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You Can Tune A Piano, But You Can’t Tuna Fish (And Other Keyboard Basics)

You Can Tune A Piano, But You Can’t Tuna Fish (And Other Keyboard Basics)

You Can Tune A Piano, But You Can’t Tuna Fish (apologies to REO Speedwagon). While a keyboard can sound similar to a piano, there are a lot more sounds that can come out of a keyboard along with being able to shape those sounds in unique ways. Here are some keyboard mixing basics:

A decent keyboard/synthesizer will:

  • Contain 61 or more keys, preferably 88 — think number of octaves.
  • Have weighted and velocity sensitive keys.
  • Have Left and Right direct output plugs (usually ¼ inch).

Such keyboards are also known as keyboard workstations.

Connection to the system is either direct from the keyboard into your mixer or going from the keyboard into a DI and then into the mixer.

Keyboard Sound Frequencies

Regarding the frequencies that can be produced, check out this page with a chart of precise note-to-frequency information.

For a keyboard/synth, I’m using the table for an organ as most keyboards do a good job duplicating organ sounds.  According to the table, it goes from C0 (16 Hz) to A9 (7,040 kHz). Pretty huge range. Then there’s the fundamental, 2nd through 6th harmonics, and harmonic undertones.

Keyboard / Synth 20-4000 2010-4020 6030, 8040, 10050, 102060 1005, 670, 502, 402, 335

All of a sudden a keyboard/synth doesn’t seem as simple anymore, does it? Don’t despair. It’s not as complicated as it seems.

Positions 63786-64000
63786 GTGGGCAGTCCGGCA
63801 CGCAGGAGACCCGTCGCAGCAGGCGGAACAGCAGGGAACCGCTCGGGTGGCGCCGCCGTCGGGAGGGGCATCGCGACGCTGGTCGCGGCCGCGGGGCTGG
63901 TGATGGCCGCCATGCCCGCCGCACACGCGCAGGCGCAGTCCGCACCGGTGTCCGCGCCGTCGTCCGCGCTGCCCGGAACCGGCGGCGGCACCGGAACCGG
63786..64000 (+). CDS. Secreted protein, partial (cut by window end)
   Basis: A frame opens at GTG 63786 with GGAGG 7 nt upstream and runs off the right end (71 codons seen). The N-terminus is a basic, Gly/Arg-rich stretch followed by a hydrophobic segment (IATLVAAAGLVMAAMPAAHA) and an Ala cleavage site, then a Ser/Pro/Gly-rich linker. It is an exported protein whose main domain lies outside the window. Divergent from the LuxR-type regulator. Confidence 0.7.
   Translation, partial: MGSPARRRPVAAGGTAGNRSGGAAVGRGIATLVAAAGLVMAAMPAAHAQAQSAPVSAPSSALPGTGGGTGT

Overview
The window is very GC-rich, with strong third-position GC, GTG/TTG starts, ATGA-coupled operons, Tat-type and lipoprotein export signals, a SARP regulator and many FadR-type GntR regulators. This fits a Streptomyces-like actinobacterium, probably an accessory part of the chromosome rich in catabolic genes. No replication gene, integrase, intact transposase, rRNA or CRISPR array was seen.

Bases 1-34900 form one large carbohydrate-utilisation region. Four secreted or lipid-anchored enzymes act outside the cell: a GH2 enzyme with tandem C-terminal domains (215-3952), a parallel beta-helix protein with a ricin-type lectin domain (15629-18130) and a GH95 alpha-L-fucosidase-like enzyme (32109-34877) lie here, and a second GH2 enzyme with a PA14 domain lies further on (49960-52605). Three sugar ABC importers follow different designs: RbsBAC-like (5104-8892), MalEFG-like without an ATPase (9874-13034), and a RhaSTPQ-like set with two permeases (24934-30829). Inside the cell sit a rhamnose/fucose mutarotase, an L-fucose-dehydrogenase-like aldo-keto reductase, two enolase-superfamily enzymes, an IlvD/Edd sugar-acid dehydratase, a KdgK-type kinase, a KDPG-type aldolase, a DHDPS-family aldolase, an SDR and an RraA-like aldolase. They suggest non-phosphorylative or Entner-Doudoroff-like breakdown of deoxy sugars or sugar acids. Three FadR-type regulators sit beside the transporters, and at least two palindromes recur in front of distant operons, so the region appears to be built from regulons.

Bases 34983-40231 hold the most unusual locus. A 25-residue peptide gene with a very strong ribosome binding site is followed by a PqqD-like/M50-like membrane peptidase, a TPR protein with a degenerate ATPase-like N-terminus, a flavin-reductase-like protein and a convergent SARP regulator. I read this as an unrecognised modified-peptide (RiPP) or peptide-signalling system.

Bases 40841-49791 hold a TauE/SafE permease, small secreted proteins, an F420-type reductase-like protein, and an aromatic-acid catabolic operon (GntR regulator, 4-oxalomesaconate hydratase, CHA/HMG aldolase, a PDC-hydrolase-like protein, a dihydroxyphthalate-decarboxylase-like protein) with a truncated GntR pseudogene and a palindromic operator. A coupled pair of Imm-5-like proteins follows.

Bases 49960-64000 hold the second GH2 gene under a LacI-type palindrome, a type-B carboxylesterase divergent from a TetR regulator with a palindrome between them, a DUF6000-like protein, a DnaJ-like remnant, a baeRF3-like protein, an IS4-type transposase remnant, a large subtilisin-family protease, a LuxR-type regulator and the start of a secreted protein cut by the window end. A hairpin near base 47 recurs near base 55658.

Mixing Keyboards

First thing I do is listen to the actual instrument on stage without anything going into the FOH system. I try to get a mental picture of how the instrument sounds naturally. Then I’ll ask the talent to leave the volume control in one place (usually ½ – ¾ level) and not adjust it. That way I’ll have a consistent level signal coming into the mixer.

I set the gain the same way I set the rest of the instruments. Once I check to see if the volume level is adequate in the mix, then I start working with the EQ settings.

Every song is different so my mix can vary but in general, these are my primary mix areas:

  • I roll off some of the bottom around 100-150Hz to allow for the bass guitar and kick to play happy with the keys. If I don’t have a bass guitar then I may leave some in to help the kick.
  • I evaluate the 250Hz area to see if cutting some out cleans up the low-midrange muddiness that can happen with certain keyboards.
  • My next check is the upper-frequency range of 10-16kHz to see if I can air out or brighten the keyboard to come out into the mix.
  • I may cut back some 1kHz to 3kHz if the keyboard is competing with a female vocalist.

That’s just if the keyboardist is using a piano sound.

Once they go into different pads and sounds is when you have to adjust where the keys set in the mix. If they’re playing synth pads as an underlayment you’ll want to back off the highs a bit so it sits back in the mix. If the keyboard/synth is doing the entire Hillsong United inventory and plays a very prominent role in the mix then accentuate the higher end to bring it forward in the mix.

Be careful with either end of the frequency spectrum with the keyboards. Quite a few can easily hit a very annoying bass note or cut your head off with the upper register.

Once you think you’ve got the sound where you want it, have the talent play scales from bottom to top to verify that there aren’t any frequencies that are too intense. Then have them play chords and single-notes. That will tell you if the combination of the chords bring muddiness into the mix.

I usually won’t put effects or dynamics on a keyboard since usually the pads and sounds can have their own built-in.

I hope this has helped as a primer to getting a keyboard/synth mixed into a live session.


This article originally appeared here and is used by permission.